[BackChannel] Why "Viral" Is a Dirty, Dirty Word
BY Allyson Kapin | Wednesday, November 6 2013
There are seven dirty words you can never say on publicly owned TV and airwaves. Every industry has its own taboo words. For me, “let’s make it go viral” will always top the list of the dirtiest words in marketing.
Having worked with more than 100 organizations to develop websites and campaigns, set goals, and craft messaging for advocacy organizations, I understand why nonprofits are attracted to viral campaigns. Your issue is important, so naturally you want to reach as many people as possible. However, the allure of going viral is ultimately a distraction. To win, organizations should invest their energy in creating compelling and sharable content that focuses on:
· Fostering your community and network
· Motivating your target audiences to take action through targeted engagement
· Defining measurable goals connected to specific outcomes
· Being prepared for successes and learning quickly from failures
There are no short cuts to creating social change. You need a mobilized base of supporters who believe in your mission and are consistently engaged across multiple channels.
Focus on Reaching And Engaging Your Community And Network
The most important people to help your organization meet its goals are the people closest to you. This is your community. When you chase after an illusive crowd that you have no connection to, in hopes of making a campaign go viral, you set your organization up for failure. Focus instead on engaging and growing your community strategically.
Of course, this is easier to achieve when you understand what inspires your community and the pain points they face related to your issues. Those insights will help you craft stories and content with the right tone and emotion to motivate people to stand up to take action and share your content with their network.
Image 1: Adapted from the book Social Change Anytime Everywhere
It’s also important to know which channels your audiences prefer to communicate with you on. Do they prefer Twitter? Facebook? LinkedIn? Niche blogs? Focus on a few key channels and tailor the tone and length of your content appropriately for each channel.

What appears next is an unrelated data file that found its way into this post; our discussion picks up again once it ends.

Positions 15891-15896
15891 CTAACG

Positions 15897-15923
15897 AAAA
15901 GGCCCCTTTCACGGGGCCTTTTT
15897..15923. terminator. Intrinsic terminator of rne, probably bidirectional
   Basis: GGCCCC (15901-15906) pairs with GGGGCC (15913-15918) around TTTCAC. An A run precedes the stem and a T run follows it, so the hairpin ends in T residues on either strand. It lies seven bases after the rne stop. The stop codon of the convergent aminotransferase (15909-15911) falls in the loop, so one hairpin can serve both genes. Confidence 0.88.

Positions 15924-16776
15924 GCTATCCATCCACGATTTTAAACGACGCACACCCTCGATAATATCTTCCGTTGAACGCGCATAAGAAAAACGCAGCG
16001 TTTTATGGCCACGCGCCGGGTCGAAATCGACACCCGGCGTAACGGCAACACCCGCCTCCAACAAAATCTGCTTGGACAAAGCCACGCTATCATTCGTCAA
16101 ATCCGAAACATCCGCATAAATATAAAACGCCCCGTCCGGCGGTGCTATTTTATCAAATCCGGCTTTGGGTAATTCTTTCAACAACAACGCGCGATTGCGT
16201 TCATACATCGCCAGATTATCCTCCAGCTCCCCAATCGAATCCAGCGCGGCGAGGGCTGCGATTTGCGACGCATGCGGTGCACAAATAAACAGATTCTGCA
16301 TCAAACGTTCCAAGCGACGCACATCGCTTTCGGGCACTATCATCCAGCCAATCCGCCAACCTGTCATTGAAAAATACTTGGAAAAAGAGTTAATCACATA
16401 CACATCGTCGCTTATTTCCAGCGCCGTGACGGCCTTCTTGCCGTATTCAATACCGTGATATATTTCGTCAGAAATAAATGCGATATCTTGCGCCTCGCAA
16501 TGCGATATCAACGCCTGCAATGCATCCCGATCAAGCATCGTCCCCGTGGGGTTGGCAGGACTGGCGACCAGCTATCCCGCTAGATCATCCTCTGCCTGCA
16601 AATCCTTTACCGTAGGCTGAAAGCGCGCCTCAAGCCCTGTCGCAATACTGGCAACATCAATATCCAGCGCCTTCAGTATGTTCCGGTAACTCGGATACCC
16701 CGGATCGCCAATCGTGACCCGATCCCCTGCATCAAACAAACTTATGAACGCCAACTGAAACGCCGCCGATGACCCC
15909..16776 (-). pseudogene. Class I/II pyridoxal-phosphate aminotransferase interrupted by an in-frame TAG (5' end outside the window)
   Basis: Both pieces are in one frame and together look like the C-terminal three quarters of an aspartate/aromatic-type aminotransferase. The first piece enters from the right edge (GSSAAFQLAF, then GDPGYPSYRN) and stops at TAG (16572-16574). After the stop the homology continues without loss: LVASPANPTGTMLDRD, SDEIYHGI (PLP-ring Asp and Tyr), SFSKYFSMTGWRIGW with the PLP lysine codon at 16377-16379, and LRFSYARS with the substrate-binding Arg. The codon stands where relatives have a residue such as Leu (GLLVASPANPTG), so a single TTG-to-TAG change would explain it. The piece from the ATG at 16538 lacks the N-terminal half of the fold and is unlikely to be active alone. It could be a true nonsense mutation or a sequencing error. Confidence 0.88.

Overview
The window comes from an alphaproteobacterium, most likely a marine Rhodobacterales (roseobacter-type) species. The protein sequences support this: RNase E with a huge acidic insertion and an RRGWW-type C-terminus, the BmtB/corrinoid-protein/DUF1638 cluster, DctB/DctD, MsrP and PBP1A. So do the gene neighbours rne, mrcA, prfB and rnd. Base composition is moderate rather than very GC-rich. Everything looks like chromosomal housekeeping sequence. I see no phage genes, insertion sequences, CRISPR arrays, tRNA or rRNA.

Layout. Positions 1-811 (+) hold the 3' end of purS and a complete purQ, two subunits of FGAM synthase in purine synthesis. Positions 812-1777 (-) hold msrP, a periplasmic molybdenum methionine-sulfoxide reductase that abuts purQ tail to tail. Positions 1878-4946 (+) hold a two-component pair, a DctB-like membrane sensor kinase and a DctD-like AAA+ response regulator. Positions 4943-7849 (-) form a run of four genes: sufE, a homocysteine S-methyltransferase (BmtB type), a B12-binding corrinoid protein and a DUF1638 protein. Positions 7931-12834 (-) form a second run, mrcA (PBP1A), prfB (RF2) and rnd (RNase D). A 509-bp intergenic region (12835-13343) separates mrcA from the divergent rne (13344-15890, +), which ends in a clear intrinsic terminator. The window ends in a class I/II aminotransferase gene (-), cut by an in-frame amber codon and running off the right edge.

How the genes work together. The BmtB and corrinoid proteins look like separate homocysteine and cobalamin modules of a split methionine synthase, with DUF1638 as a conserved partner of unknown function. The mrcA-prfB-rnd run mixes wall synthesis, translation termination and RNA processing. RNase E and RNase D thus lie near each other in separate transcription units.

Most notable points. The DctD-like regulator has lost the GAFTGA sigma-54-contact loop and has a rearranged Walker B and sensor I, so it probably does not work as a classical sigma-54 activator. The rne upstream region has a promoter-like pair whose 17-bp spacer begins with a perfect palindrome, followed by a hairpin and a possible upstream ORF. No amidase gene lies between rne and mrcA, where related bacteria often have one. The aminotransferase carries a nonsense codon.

Be Aware: Content That Spreads Fast Is Temporary
The Human Rights Campaign’s red logo campaign is an example of a well developed multichannel campaign. To build momentum, HRC timed the campaign’s launch to coincide with the U.S. Supreme Court’s hearings on the first marriage equality court case on March 25th. The campaign quickly resonated with HRC’s community on Facebook, Twitter, Instagram, and their website which spread support for marriage equality to their network and beyond.
Similar to other viral campaigns that have spread quickly, HRC experienced a spike in traffic across multiple channels that quickly returned to normal. According to HRC, 86 percent of the traffic was from new visitors. The surge in traffic also caused the website server to crash for a short period. Over on Facebook, the red logo posts received 189,177 shares and 95,725 Likes.
Image 3: Website traffic on hrc.org from the past 9 months. Traffic grew steadily until the red logo campaign drove a huge spike in March 2013. (Data courtesy of Quantcast)
Since the campaign, HRC’s web traffic has returned to normal. Over on Facebook, HRC remains active but the record level of engagement during the Supreme Court’s hearings was non-sustainable. Of course, with 35 states that still don’t recognize same-sex marriage, HRCs work is far from over.